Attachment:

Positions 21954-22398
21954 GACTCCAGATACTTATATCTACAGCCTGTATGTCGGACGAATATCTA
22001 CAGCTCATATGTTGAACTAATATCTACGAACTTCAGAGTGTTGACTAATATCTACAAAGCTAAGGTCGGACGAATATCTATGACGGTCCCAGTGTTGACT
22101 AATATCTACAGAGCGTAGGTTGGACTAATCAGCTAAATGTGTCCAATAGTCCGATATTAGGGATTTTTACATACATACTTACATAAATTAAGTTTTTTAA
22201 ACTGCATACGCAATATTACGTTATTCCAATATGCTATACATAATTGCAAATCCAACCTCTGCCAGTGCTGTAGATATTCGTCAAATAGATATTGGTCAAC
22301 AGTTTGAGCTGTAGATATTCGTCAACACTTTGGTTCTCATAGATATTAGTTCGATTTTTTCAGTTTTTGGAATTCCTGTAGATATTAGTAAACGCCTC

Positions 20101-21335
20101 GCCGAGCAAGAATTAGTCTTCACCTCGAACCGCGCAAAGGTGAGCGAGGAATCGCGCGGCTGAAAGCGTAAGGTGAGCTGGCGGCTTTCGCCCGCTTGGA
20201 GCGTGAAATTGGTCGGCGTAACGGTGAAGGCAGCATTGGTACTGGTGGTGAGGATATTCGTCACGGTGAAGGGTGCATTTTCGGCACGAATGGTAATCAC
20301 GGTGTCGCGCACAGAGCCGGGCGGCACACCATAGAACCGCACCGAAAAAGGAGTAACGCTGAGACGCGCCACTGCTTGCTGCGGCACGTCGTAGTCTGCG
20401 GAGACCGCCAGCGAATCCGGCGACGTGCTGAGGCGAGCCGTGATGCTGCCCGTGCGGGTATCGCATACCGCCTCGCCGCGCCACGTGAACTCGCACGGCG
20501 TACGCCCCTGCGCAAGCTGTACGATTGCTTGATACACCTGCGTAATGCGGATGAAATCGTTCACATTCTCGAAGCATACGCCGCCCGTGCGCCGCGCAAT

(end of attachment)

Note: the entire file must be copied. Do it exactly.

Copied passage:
Positions 21954-22398
21954 GACTCCAGATACTTATATCTACAGCCTGTATGTCGGACGAATATCTA
22001 CAGCTCATATGTTGAACTAATATCTACGAACTTCAGAGTGTTGACTAATATCTACAAAGCTAAGGTCGGACGAATATCTATGACGGTCCCAGTGTTGACT
22101 AATATCTACAGAGCGTAGGTTGGACTAATCAGCTAAATGTGTCCAATAGTCCGATATTAGGGATTTTTACATACATACTTACATAAATTAAGTTTTTTAA
22201 ACTGCATACGCAATATTACGTTATTCCAATATGCTATACATAATTGCAAATCCAACCTCTGCCAGTGCTGTAGATATTCGTCAAATAGATATTGGTCAAC
22301 AGTTTGAGCTGTAGATATTCGTCAACACTTTGGTTCTCATAGATATTAGTTCGATTTTTTCAGTTTTTGGAATTCCTGTAGATATTAGTAAACGCCTC

Positions 20101-21335
20101 GCCGAGCAAGAATTAGTCTTCACCTCGAACCGCGCAAAGGTGAGCGAGGAATCGCGCGGCTGAAAGCGTAAGGTGAGCTGGCGGCTTTCGCCCGCTTGGA
20201 GCGTGAAATTGGTCGGCGTAACGGTGAAGGCAGCATTGGTACTGGTGGTGAGGATATTCGTCACGGTGAAGGGTGCATTTTCGGCACGAATGGTAATCAC
20301 GGTGTCGCGCACAGAGCCGGGCGGCACACCATAGAACCGCACCGAAAAAGGAGTAACGCTGAGACGCGCCACTGCTTGCTGCGGCACGTCGTAGTCTGCG
20401 GAGACCGCCAGCGAATCCGGCGACGTGCTGAGGCGAGCCGTGATGCTGCCCGTGCGGGTATCGCATACCGCCTCGCCGCGCCACGTGAACTCGCACGGCG
20501 TACGCCCCTGCGCAAGCTGTACGATTGCTTGATACACCTGCGTAATGCGGATGAAATCGTTCACATTCTCGAAGCATACGCCGCCCGTGCGCCGCGCAAT